UPDATE 3-China may tap state reserves for diesel shortage-exec
* Record refinery runs, diesel export cuts to lift supply
* Rising crude prices, government power cuts behind shortage
* Resumes diesel imports after a 2-year hiatus- trade
* Sinopec offers diesel bonus to boost output
(Adds Sinopec's diesel incentive in par 6,7 )
By Chen Aizhu and Jennifer Tan
BEIJING/SINGAPORE, Nov 11 (Reuters) - China is considering tapping state refined fuel reserves to tackle a weeks-long diesel shortage, while Unipec has imported 70,000-80,000 tonnes of diesel for late November delivery, its first in almost two years.
While state refiners are confident the supply squeeze will ease significantly by end of November, China may need to import more cargoes for December and January delivery, or at least until domestic production catches up with demand, traders said.
The country's oil duopoly China Petroleum & Chemical Corp (Sinopec) (0386.HK) (600028.SS) (SNP.N) and PetroChina Co Ltd (0857.HK) (601857.SS) (PTR.N) both said they would boost refinery production to record levels this month.
With other measures including slashing diesel exports and postponing regular maintenance, refiners would be able to turn the market around within a few weeks, two industry executives told Reuters.
"We are studying the option of using state fuel reserves. We have not used them yet, but if needed there is enough to cope with the shortage," said a senior executive with a state refiner.
In a fresh bid to boost diesel production, Sinopec offered its plants a bonus of 1,000 yuan ($151) for each tonne of extra diesel output for this month, two company sources told Reuters.
"It's an internal subsidy -- our fuel sales departments paying us the incentive for each tonne of extra diesel output. But each plant has a limit for how much extra production it's entitled to," said a Sinopec refinery official.
China has never reported the size of state fuel reserves -- considered a state secret -- but industry officials have said reserves have been expanding since 2009 to cope with emergency shortages amid fast-growing demand in the world's second-largest oil consumer.
The diesel shortage, which started in late October and led to rationing at hundreds of fuel stations and queues of trucks, forcing China to import diesel, traders said.
Unipec, the the trading arm of China's Sinopec (0386.HK), has bought 70,000-80,000 tonnes of 0.2 percent sulphur and/or 500ppm sulphur diesel for late November arrival, three industry sources told Reuters, but officials at Sinopec's trading arm Unipec denied any purchases.
"China's imports won't last for long, but at least from December to February, they could import from the spot market to make up the difference between domestic production and demand," said a trader with an Asian refinery.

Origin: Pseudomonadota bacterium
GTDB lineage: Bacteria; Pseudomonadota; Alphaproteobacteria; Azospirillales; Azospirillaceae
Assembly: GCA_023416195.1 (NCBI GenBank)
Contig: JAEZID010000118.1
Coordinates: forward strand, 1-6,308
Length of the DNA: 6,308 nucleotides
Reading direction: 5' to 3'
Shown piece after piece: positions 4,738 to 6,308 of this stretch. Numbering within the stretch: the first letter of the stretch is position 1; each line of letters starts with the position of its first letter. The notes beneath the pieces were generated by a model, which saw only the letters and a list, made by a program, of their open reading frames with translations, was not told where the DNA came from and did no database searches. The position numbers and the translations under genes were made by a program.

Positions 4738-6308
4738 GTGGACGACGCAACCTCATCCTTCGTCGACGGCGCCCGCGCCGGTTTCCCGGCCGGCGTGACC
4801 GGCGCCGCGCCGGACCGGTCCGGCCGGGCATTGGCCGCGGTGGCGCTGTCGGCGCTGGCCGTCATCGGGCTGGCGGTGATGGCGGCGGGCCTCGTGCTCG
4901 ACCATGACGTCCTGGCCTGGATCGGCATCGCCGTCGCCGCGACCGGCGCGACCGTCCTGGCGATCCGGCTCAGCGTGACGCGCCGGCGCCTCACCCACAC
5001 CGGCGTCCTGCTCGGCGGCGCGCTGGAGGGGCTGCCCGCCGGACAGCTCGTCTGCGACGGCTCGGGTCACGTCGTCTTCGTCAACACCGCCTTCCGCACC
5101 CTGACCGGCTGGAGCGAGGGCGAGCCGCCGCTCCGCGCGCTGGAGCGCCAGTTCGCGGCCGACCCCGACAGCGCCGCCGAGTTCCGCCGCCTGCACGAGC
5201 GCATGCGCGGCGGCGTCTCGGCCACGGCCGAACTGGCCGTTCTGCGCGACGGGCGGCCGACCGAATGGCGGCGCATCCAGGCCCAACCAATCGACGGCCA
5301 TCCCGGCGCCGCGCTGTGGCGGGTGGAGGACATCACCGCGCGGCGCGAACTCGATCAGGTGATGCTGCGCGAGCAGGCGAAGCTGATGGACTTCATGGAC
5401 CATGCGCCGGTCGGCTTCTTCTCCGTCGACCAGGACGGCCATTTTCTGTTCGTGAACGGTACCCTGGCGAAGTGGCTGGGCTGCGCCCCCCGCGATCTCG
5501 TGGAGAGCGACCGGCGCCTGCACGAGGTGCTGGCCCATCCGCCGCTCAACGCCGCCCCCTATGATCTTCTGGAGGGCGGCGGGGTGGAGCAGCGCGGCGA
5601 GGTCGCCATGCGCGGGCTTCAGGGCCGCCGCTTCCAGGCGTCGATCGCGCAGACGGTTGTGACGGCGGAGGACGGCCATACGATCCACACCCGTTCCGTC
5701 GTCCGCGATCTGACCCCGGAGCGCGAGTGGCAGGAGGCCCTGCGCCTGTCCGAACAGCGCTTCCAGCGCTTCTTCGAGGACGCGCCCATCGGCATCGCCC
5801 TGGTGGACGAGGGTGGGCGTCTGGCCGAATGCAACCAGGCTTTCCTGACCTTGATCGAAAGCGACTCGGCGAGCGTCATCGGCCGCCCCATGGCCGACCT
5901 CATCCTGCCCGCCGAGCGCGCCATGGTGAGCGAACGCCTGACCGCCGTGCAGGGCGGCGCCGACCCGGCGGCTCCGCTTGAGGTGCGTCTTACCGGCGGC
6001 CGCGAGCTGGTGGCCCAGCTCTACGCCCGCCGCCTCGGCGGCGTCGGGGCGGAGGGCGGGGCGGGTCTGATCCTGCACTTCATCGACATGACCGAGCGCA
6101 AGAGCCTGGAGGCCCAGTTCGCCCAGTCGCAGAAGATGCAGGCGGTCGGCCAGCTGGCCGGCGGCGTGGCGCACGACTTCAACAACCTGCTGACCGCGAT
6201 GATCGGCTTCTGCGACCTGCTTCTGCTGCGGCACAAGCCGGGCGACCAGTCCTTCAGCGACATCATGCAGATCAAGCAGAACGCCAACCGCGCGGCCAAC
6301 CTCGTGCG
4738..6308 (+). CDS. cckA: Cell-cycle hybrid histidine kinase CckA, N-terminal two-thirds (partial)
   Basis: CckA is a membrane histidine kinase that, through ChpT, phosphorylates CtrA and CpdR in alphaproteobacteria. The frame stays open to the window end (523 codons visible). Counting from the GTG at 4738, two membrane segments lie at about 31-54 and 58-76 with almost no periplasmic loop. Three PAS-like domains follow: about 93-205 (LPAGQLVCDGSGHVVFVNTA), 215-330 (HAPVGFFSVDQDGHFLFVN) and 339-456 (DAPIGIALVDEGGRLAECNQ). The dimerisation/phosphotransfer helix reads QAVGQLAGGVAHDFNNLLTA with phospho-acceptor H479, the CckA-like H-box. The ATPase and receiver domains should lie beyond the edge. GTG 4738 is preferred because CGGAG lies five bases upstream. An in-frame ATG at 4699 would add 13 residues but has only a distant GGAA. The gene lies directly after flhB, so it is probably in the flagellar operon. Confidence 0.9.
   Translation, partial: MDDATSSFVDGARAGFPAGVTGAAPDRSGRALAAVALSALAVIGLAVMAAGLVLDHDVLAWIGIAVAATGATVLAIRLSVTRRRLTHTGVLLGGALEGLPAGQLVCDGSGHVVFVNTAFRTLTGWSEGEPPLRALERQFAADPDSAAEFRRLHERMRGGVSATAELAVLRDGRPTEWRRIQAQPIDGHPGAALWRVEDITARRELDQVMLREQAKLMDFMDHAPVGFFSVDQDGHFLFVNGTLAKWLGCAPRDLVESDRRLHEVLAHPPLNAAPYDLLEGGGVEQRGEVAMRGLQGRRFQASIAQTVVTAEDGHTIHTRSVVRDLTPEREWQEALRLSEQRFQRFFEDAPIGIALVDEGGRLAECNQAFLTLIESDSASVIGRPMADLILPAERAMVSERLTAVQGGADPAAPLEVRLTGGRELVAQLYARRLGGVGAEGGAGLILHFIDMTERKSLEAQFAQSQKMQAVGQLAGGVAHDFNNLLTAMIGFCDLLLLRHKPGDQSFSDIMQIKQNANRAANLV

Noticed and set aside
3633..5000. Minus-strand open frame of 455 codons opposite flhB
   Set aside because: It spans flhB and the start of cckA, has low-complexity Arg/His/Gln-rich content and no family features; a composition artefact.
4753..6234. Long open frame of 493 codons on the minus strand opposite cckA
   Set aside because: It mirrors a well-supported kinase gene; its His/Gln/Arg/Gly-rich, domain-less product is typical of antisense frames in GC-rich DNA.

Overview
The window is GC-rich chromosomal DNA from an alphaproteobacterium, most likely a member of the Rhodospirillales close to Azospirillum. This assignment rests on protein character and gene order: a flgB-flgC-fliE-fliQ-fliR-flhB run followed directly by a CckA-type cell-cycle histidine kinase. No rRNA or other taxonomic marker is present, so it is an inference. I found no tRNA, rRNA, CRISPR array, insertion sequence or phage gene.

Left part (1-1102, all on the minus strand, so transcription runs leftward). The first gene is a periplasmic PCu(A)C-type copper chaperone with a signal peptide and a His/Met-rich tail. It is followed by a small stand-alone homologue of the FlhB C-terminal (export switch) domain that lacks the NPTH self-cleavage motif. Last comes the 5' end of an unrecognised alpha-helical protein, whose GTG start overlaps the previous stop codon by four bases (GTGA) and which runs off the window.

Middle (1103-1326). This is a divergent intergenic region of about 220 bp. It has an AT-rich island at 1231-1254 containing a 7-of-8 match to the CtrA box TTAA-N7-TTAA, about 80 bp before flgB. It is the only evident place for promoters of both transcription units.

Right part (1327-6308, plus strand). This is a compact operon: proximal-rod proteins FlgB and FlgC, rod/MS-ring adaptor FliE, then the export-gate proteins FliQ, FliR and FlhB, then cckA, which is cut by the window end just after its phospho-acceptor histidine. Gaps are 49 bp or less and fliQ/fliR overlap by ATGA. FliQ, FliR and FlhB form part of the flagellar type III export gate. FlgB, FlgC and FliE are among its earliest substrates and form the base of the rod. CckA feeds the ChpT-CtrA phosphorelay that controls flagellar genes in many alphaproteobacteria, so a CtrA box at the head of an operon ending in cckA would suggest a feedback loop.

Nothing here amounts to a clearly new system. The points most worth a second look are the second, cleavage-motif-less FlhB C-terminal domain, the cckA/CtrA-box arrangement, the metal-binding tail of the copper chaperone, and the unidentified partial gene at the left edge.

Another trading source agreed. "We're hearing they are considering importing another 80,000-100,000 tonnes for December delivery."
The shortage, less serious than the supply squeezes before 2009, was triggered in part by the state government's rushed drive to limit power supplies to small industries in a bid to meet energy-saving targets. [ID:nTOE69Q03P]
Cut off from state grids, small industries have been forced to fire up stand-alone diesel generators.
The recent steady rise in global crude prices CLc1 to a 25-month high near $90 per barrel was a contributing factor, prompting Chinese fuel dealers and bulk end-users to stock up ahead of another price rise.
DIESEL CRACK AT 22-MTH HIGH
Thanks to the supply crunch in China and higher spot demand from Indonesia, Asian gas oil's front-month crack has risen steadily over the past four sessions, hitting a 22-month high of $14.62 a barrel to Dubai crude on Thursday.
Elsewhere, diesel demand also appears to be improving.
European demand has also firmed, with the crack spread between ICE gas oil and Brent crude LGO-LCO1=R jumping to above $13 a barrel on Wednesday, after data from the U.S. Energy Information Administration (EIA) showed a higher-than-expected 5 million barrel drop in U.S. distillate stocks. [EIA/S]
Distillate demand over the past four weeks was up 16 percent from the same period a year ago, the report showed, tempering expectations for arbitrage cargoes to Europe ahead of winter.
Last month, data from ship broker ICAP showed that distillate volumes held in floating storage in the English Channel fell 2.7 million barrels to 14.1 million barrels by Oct. 15 from mid-September.
Globally, volumes of distillates in floating storage fell by 2.3 million barrels to 31.9 million over the same period, as draws in the English Channel were partly offset by a build in east Africa.
This compares with a peak of around 100 million barrels in December 2009. (Editing by Manash Goswami and Keiron Henderson)
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